Navigation Links
Plastics suspect in lobster illness
Date:8/14/2008

MBL, WOODS HOLE, MAThe search for what causes a debilitating shell disease affecting lobsters from Long Island Sound to Maine has led one Marine Biological Laboratory (MBL) visiting scientist to suspect environmental alkyphenols, formed primarily by the breakdown of hard transparent plastics.

Preliminary evidence from the lab of Hans Laufer suggests that certain concentrations of alkyphenols may be interfering with the ability of lobsters to develop tough shells. Instead, the shells are weakened, leaving affected lobsters susceptible to the microbial invasions characteristic of the illness.

"Lobsters 'know' when their shell is damaged, and that's probably the reason when they have shell disease, why they molt more quickly," says Laufer, a visiting investigator at the MBL for over 20 years and professor emeritus of molecular and cell biology at the University of Connecticut. "But ultimately, they still come down with the disease. And we think the presence of alkyphenols contributes to that."

Like any crustacean, lobsters shed their shells multiple times in one lifetime. After molting, the outer skin of the soft and exposed lobster will begin to harden. It is here that Laufer thinks the alkyphenols are doing their damage. At this point, a derivative of the amino acid tyrosine, whose function is to harden the developing shell, is incorporated. It is known that alkyphenols and tyrosine are similarly shaped and Laufer suspects that the toxin may be blocking tyrosine from its normal functions. He is at MBL this summer to measure the amount of competition between the two molecules. Alkyphenols are also known to act as endocrine disruptors.

Laufer discovered the presence of alkyphenols in lobsters serendipitously while investigating a tremendous lobster die off at Long Island Sound in 1999, when shell disease, first observed in the mid-1990s, was noted to be on the rise. Although an unusually hot summer, it was also the first time New York City sprayed mosquito populations to prevent the spread of West Nile virus. Laufer, who began his career as an insect endocrinologist, suspected the toxins from the sprayings may have contributed to the lobster die off. In 2001, while searching for the mosquito toxins in lobsters, he instead found alkyphenols.

"It's a real problem," Laufer says. "Plastics last a long time, but breakdown products last even longer. Perhaps shell disease is only the tip of the iceberg of a more basic problem of endocrine disrupting chemicals in marine environments."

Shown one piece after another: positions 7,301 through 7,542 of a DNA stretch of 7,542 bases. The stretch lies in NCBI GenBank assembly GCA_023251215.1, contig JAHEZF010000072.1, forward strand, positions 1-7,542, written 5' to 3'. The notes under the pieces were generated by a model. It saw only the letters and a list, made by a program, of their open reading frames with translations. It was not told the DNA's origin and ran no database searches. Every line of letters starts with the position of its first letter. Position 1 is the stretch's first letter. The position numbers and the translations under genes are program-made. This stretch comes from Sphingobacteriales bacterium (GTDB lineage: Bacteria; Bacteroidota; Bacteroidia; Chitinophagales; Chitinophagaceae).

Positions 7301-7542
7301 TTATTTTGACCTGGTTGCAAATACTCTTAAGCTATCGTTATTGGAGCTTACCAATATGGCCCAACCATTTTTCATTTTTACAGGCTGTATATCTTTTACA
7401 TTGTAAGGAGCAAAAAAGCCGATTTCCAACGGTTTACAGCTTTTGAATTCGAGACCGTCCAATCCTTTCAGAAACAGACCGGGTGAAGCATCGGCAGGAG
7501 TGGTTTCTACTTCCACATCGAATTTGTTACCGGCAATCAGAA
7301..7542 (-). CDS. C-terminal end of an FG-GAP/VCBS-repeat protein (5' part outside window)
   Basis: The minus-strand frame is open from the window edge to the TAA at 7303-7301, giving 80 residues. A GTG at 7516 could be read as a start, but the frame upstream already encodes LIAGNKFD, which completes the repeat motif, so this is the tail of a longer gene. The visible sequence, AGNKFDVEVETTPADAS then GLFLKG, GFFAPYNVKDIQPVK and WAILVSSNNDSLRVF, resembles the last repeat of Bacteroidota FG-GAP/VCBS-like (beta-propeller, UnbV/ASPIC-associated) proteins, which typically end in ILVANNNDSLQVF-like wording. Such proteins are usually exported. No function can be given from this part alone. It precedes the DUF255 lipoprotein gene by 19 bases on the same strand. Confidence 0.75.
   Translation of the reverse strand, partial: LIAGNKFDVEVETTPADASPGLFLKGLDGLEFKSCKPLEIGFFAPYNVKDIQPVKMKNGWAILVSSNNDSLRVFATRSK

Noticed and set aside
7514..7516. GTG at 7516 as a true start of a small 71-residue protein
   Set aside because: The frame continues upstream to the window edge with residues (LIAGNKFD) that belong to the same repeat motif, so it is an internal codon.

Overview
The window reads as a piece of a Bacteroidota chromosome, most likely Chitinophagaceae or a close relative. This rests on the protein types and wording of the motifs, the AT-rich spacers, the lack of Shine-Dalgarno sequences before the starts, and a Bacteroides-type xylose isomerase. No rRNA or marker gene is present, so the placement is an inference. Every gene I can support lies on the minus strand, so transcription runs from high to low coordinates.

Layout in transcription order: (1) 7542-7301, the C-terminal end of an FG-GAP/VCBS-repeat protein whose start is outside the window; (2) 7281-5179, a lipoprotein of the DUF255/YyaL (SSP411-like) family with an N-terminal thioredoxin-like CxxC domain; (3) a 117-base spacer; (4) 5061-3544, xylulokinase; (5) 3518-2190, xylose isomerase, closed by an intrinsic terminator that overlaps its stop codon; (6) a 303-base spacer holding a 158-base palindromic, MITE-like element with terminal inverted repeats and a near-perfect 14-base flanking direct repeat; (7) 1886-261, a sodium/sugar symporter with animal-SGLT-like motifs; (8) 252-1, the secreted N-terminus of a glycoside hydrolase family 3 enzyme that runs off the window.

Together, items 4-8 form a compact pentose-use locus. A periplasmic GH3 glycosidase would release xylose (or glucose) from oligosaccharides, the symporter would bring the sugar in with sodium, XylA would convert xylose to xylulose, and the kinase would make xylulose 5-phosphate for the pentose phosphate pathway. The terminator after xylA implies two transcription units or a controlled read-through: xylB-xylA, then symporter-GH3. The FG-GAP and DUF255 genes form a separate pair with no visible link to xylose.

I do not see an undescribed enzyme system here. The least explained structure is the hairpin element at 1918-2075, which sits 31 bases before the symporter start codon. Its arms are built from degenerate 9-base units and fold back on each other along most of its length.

'/>"/>

Contact: Diana Kenney
dkenney@mbl.edu
508-289-7139
Marine Biological Laboratory
Source:Eurekalert  

Related biology news :

1. Protein fibrils as alternative plastics?
2. Boost for green plastics from plants
3. Simplifying manufacture of drugs, plastics earns UH chemist top honor
4. Scientists suspect omega-3 fatty acids could slow acute wound healing
5. Butter-flavored popcorn ingredient suspected cause of lung disease
6. Meteor no longer prime suspect in great extinction
7. Fishermen and UCSB scientists explore ways to improve management of California spiny lobsters
8. Gene chips used to distinguish ventilator-associated pneumonia from underlying critical illness
9. Research pioneer in the developmental origins of psychiatric illness is awarded the Sackler prize
10. Fresh-cut produce washing practices can minimize food-borne illness risks
11. Laser can spot illness before symptoms appear
Post Your Comments:
*Name:
*Comment:
*Email:
Related Image:
Plastics suspect in lobster illness
(Date:2/2/2017)... YORK , Feb. 2, 2017  EyeLock LLC, ... released a new white paper " What You Should ... The problem of ensuring user authenticity is a growing ... the authentication of users. However, traditional authentication schemes such ... Biometric authentication offers an elegant solution ...
(Date:1/26/2017)... 2017  Crossmatch, a leading provider of security and ... at combatting fraud, waste and abuse in assistance operations ... Action on Disaster Relief conference in Panama ... agencies and foreign assistance organizations throughout Latin ... are a largely unacknowledged problem in the foreign assistance ...
(Date:1/23/2017)... , Jan. 23, 2017  The latest mobile ... smartphone prices have dropped dramatically. The quarterly average price ... 2013 to $276 in Q4 2016.  There are now ... price of $116, up from just 28 a year ... According to Maxine Most , Acuity Market ...
Breaking Biology News(10 mins):
(Date:2/18/2017)... DUBLIN , Feb 17, 2017 Research ... Global Strategic Business Report" report to their offering. ... The report provides separate ... Europe , and Rest of World. Annual estimates and ... six-year historic analysis is provided for these markets. Market data and ...
(Date:2/17/2017)... MILPITAS, Calif. , Feb. 17, 2017 /PRNewswire/ ... posters detailing data on its oral peptide drug ... Congress of the European Crohn,s and Colitis ... in Barcelona, Spain from ... The posters detail preclinical data on Protagonist drug ...
(Date:2/16/2017)... 16, 2017  MDNA Life Sciences Inc. (MDNA), ... liquid biopsy tests based on the mitochondrial genome, ... license agreement with its first international commercial partner, ... test for prostate cancer, the Prostate Mitomic Test ... This is the first overseas appointment for MDNA ...
(Date:2/16/2017)... BEACH, Florida , February 16, 2017 /PRNewswire/ ... improving with the infusion of innovative telemedicine application, ... monitoring services that are experiencing a boom worldwide. ... with the advancement of technologies, services and new ... Inc. (OTC: RQHTF) (TSX-V: RHT), Cellectar Biosciences, Inc. ...
Breaking Biology Technology: